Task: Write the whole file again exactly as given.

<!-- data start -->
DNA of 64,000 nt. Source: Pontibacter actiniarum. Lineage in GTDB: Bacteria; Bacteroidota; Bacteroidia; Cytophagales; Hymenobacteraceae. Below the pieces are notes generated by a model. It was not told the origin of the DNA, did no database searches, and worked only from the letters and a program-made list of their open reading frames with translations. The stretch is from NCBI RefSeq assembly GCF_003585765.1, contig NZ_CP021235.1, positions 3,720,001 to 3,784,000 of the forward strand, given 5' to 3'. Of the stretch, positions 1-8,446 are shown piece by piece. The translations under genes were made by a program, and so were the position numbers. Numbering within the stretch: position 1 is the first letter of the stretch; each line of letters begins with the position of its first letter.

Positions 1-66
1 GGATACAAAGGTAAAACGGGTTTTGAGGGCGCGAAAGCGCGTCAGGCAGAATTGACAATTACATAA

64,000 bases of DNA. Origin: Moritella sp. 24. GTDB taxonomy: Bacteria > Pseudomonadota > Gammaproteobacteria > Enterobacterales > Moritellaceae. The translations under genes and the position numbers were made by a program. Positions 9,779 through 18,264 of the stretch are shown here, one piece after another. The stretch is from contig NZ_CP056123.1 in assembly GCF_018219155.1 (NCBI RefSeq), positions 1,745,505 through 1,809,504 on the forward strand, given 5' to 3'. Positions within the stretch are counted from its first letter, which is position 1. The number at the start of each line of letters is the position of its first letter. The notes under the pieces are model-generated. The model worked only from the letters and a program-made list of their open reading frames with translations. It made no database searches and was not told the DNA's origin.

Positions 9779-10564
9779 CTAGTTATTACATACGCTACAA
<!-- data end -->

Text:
DNA of 64,000 nt. Source: Pontibacter actiniarum. Lineage in GTDB: Bacteria; Bacteroidota; Bacteroidia; Cytophagales; Hymenobacteraceae. Below the pieces are notes generated by a model. It was not told the origin of the DNA, did no database searches, and worked only from the letters and a program-made list of their open reading frames with translations. The stretch is from NCBI RefSeq assembly GCF_003585765.1, contig NZ_CP021235.1, positions 3,720,001 to 3,784,000 of the forward strand, given 5' to 3'. Of the stretch, positions 1-8,446 are shown piece by piece. The translations under genes were made by a program, and so were the position numbers. Numbering within the stretch: position 1 is the first letter of the stretch; each line of letters begins with the position of its first letter.

Positions 1-66
1 GGATACAAAGGTAAAACGGGTTTTGAGGGCGCGAAAGCGCGTCAGGCAGAATTGACAATTACATAA

64,000 bases of DNA. Origin: Moritella sp. 24. GTDB taxonomy: Bacteria > Pseudomonadota > Gammaproteobacteria > Enterobacterales > Moritellaceae. The translations under genes and the position numbers were made by a program. Positions 9,779 through 18,264 of the stretch are shown here, one piece after another. The stretch is from contig NZ_CP056123.1 in assembly GCF_018219155.1 (NCBI RefSeq), positions 1,745,505 through 1,809,504 on the forward strand, given 5' to 3'. Positions within the stretch are counted from its first letter, which is position 1. The number at the start of each line of letters is the position of its first letter. The notes under the pieces are model-generated. The model worked only from the letters and a program-made list of their open reading frames with translations. It made no database searches and was not told the DNA's origin.

Positions 9779-10564
9779 CTAGTTATTACATACGCTACAA